1. This is a reference under section 256(1) of the Income-tax Act, 1961. The questions referred to us for our determination are as follows :
'(1) Whether, on the facts and in the circumstances of the case, it was competent to the Appellate Assistant Commissioner to levy penalty for the assessment year 1958-59 ?
(2) Whether, on the facts and in the circumstances of the case, the Appellate Assistant Commissioner was right in law in invoking the provisions of the Income-tax Act, 1961, when the assessment was completed under the provisions of the Indian Income-tax Act, 1922, and the appeal was filed under that Act ?
(3) Whether, on the facts and in the circumstances of the case, the levy of penalty on a disrupted Hindu undivided family was justified in law ?
(4) Whether, on the facts and in the circumstances of the case, the assessee was prevented by reasonable cause from filing the return within the time prescribed by law ?
(5) Whether, on the facts and in the circumstances of the case, the Income-tax Officer must be deemed in law to have waived the levy of penalty ?'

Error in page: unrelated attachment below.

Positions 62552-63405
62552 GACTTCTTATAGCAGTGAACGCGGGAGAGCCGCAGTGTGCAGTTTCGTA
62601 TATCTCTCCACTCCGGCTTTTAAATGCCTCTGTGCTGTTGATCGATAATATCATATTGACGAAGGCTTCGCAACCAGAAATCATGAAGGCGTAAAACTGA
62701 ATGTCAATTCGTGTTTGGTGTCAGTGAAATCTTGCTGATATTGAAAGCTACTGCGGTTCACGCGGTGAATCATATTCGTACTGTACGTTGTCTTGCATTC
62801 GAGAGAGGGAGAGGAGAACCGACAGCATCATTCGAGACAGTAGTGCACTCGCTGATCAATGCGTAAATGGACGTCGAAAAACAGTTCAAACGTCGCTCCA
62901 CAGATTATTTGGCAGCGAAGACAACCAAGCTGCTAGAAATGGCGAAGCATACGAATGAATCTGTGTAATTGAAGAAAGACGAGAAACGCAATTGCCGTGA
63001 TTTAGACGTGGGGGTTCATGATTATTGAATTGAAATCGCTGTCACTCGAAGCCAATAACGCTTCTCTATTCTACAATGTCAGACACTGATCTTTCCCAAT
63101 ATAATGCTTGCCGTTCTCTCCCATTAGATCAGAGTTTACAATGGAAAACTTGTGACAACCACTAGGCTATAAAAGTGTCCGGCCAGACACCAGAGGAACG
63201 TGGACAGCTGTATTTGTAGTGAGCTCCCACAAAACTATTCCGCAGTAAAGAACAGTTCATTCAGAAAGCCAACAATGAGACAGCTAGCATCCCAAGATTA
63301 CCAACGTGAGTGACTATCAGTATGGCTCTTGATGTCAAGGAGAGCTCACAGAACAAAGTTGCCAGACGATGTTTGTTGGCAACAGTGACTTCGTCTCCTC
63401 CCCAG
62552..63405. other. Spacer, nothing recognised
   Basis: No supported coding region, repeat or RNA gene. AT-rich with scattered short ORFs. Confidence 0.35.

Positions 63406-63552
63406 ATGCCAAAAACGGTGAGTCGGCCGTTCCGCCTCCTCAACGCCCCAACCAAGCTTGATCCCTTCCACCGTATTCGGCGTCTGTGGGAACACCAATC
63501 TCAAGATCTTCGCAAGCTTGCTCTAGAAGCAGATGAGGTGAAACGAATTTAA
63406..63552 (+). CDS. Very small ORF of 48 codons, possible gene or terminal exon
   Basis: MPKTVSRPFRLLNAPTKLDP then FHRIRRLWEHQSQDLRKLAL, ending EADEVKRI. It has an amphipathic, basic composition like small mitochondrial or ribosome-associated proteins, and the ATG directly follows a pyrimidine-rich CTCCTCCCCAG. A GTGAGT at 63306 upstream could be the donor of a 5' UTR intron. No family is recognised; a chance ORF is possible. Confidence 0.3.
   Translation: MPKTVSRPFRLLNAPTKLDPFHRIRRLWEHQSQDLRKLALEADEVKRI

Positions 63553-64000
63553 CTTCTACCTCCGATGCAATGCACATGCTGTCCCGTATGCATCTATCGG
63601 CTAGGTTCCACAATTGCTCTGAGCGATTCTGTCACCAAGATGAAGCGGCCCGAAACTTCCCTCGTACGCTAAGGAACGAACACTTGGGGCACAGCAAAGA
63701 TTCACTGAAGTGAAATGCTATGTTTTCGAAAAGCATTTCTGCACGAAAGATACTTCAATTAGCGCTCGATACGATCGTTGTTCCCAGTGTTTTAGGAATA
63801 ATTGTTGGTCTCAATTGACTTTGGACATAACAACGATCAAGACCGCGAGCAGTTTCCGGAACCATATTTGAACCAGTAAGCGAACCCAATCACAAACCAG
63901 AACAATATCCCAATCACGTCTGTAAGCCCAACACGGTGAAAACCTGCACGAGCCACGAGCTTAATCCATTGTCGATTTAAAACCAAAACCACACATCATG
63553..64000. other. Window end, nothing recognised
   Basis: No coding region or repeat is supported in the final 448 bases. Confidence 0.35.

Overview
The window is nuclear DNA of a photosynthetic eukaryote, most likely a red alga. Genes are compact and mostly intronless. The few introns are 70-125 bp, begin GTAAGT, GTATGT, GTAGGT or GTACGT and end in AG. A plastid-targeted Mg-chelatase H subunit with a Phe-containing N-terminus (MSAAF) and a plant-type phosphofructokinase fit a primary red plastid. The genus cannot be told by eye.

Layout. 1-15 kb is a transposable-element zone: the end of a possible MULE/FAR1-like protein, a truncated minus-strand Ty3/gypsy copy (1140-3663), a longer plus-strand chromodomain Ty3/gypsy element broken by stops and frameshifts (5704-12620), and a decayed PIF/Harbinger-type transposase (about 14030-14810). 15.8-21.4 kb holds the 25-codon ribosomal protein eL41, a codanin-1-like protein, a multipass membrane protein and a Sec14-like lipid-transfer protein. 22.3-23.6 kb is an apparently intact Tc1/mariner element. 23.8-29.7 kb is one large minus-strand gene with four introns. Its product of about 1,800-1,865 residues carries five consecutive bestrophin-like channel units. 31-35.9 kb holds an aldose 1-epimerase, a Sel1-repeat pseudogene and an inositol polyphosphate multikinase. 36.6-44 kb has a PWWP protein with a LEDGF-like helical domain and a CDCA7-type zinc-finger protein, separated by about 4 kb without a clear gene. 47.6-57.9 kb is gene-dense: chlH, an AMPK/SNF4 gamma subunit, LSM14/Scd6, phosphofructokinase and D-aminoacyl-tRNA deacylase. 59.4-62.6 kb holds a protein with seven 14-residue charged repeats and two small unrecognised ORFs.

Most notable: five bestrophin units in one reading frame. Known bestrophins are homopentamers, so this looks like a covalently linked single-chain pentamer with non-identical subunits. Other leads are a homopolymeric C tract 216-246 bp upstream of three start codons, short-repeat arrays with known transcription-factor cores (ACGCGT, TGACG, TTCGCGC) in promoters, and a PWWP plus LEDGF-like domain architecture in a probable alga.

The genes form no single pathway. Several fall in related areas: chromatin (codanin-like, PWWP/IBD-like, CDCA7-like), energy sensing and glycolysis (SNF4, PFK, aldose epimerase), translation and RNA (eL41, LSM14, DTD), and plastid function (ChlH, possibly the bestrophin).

2. The assessment in question relates to the assessment year 1958-59. The assessee was a Hindu undivided family. The assessment order was passed by the Income-tax Officer concerned on February 27, 1963, computing the total income of the assessee at Rs. 1,23,009. The said assessment order was contested in an appeal filed by the assessee before the Appellate Assistant Commissioner of Income-tax, Jalgaon, who passed a consolidated order for the relevant year and for some other years. During the hearing of the appeal, the Appellate Assistant Commissioner found that the Income-tax Officer did not commence penalty proceedings for the late submission of the return. It is common ground that there was a delay of 13 months and few days in the filing of the return for the said assessment year. The Appellate Assistant Commissioner set in motion penalty proceedings. The succeeding Appellate Assistant Commissioner issued to the assessee a fresh notice dated October 22, 1969, to show cause why penalty should not be imposed for the late filing of the return. Hearing was fixed on October 29, 1969. On October 31, 1969, extension of time for giving explanation was applied for. Thereafter the proceeding was adjourned from time to time, but the assessee did not file any explanation in answer to the said show-cause notice. The Appellate Assistant Commissioner proceeded to levy penalty on the footing that the assessee had no explanation to offer. Being aggrieved by this order, the assessee preferred an appeal to the Income-tax Appellate Tribunal. A number of contentions were raised by him before the Tribunal, including a challenge to the competence of the Appellate Assistant Commissioner to levy penalty. It was contended that the Income-tax Officer who passed the assessment order had waived the levy of penalty and, therefore, the Appellate Assistant Commissioner had no jurisdiction to levy penalty. The next contention was that the assessee was a Hindu undivided family and the family was partitioned on October 11, 1966, and hence no penalty proceeding could be initiated against or penalty levied on the disrupted family. There was a further controversy, namely, according to the assessee, that the provisions of the Indian Income-tax Act, 1922 (for brevity's sake referred to as 'the Act of 1922'), were applicable to the case and the penalty proceedings levied under the Income-tax Act, 1961 (for brevity's sake referred to as 'the Act of 1961'), were invalid in law, as the Act of 1922 did not permit the levy of any such penalty. All these contentions were rejected by the Tribunal. The Tribunal took the view that in view of the provisions of section 297(2(g) of the Act of 1961, the question of penalty was governed by the Act of 1961 and that the levy of penalty was justified. It was urged on behalf of the assessee before the Tribunal that there was a reasonable cause which prevented the assessee from filing the return in time. The Tribunal refused to entertain this contention, because it was taken at a belated stage, and hence there were no facts on record to support the contention that there was a reasonable cause for the late filing of the return. In the result, the Tribunal dismissed the appeal and the questions set out earlier have been referred from that decision of the Tribunal.